“Yay, networking,” my artist wife said last September.
She was sitting in the corner of our living room in her navy blue easy chair. She had completed a mural the previous week. In my super casual, completely stealth, I’m-hunting-for-story-inspiration way, I was asking her about how the opportunity had come about in the first place.
Apparently, the opportunity to paint this mural came about quickly. And it came with the added pleasure of collaborating with another artist.
In fact, you might have met her co-muralist, Shelby, in a recent Artist Spotlight (new artist feature published every Tuesday ?).
This mural was to be installed shortly after a mural festival, Mural Massive, that takes place in Edmonton’s most vibrant arts district. The organizer of that festival was an artist collective organization called MINBID. Both my wife and her co-muralist had loose connections with this organization.
The mural was to be completed for a vibrant and historic community league in Edmonton, Alberta. The project would leverage some of the supplies and equipment leftover from the mural festival in the neighboring arts district. This would help reduce the overall cost to the community league while still ensuring the artists contributions were valued monetarily. Win-win.
My wife and her co-muralist have quite distinct and not-obviously-cohesive styles. Shelby does intricate, detailed animal paintings and my wife does abstract, colorful concepts.
However, in a matter of a few short weeks, they seamlessly integrated their distinct styles, co-designed, and painted this one-of-a-kind mural.
“There was some back and forth between Shelby and I, but it came together quickly,” my wife explained to me. “I took the color palette from the community league’s logo, I took the map from Google Maps, and I took sketches of Shelby’s animals. I took it all on my iPad and whipped up the sketches.”
The mural ended up being huge, literally. It was 15 feet tall and a whopping 60 feet across, not including the wraparound portion that extended the mural around the northwest corner of the exterior of the community hall.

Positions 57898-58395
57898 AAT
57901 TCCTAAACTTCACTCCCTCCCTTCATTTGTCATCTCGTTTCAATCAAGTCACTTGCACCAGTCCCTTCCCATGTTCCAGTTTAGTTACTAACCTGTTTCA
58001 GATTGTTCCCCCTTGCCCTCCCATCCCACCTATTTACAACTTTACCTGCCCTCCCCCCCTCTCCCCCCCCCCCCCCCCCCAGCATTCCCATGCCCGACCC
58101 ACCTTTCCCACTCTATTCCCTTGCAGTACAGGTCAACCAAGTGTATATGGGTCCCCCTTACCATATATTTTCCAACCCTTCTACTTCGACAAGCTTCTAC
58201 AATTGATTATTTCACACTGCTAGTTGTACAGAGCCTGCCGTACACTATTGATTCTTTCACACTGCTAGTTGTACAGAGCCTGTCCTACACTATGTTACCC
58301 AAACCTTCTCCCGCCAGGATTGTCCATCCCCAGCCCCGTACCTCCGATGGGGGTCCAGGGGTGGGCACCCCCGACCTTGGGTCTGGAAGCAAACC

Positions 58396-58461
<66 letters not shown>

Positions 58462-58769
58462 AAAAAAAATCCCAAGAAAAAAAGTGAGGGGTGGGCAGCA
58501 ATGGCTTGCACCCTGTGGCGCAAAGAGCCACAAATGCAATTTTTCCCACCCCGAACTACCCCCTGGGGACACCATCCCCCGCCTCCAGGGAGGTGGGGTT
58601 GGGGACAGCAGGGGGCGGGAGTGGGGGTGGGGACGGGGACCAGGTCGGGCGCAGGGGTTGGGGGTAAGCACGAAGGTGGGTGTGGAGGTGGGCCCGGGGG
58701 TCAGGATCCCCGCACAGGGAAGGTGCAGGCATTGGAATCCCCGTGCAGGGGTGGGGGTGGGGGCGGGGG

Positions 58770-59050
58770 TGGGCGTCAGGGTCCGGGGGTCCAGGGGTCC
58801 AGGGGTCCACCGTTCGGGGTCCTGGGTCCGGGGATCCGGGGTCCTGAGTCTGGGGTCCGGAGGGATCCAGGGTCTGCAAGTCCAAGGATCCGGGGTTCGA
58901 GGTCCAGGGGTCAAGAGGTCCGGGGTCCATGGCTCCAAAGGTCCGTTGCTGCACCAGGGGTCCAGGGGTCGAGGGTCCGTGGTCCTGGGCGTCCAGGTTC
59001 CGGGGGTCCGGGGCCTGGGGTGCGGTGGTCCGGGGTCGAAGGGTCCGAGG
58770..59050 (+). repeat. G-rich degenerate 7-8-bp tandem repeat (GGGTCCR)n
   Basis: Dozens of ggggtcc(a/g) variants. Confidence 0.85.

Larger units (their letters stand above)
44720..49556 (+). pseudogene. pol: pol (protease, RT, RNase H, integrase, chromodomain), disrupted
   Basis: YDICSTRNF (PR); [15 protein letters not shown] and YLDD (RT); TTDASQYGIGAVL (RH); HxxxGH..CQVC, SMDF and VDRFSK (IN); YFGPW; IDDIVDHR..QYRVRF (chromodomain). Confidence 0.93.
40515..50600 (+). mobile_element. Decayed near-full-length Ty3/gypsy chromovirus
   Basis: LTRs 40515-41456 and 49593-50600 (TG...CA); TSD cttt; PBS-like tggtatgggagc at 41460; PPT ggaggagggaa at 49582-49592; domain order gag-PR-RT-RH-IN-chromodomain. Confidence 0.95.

It took the duo several days to paint the mural. That doesn’t include the evening spent tracing it onto the wall from a giant projection and the several meetings with the community league leadership to ensure the concept was what the community desired.
For the weekend-long mural installation, these two artists parked themselves on the west edge of an amenity-filled community park adjacent to the community hall. They were steps away from the playground and a splash park. (That’s where I would have spent my time, if I had been there.)
With 90s hits reverberating on a Bluetooth speaker (hello “Wannabe”), they ordered copious amounts of food and coffee — all the coffee — from Skip The Dishes (for my American readers, think Uber Eats).
The mural took an incredible 12 gallons of paint to complete!
A full three gallons of that was blue paint. Another two gallons was white with the remaining seven gallons being made up of green, yellow, pink, purple, orange, and black.
“Oh, and we had a turquoise-y color, too,” my artist wife added.
Of course she had a turquoise-y color. If it weren’t for turquoise and related blues and greens, she would have been out of the art business before she got in.
But, for my artist wife, this mural represented one of her first true monetarily successful professional collaborations. And it came about because of relationships she had developed over her years in the art business and a willingness for all parties to find a win-win scenario.
As she so eloquently put it, “Yay, networking.”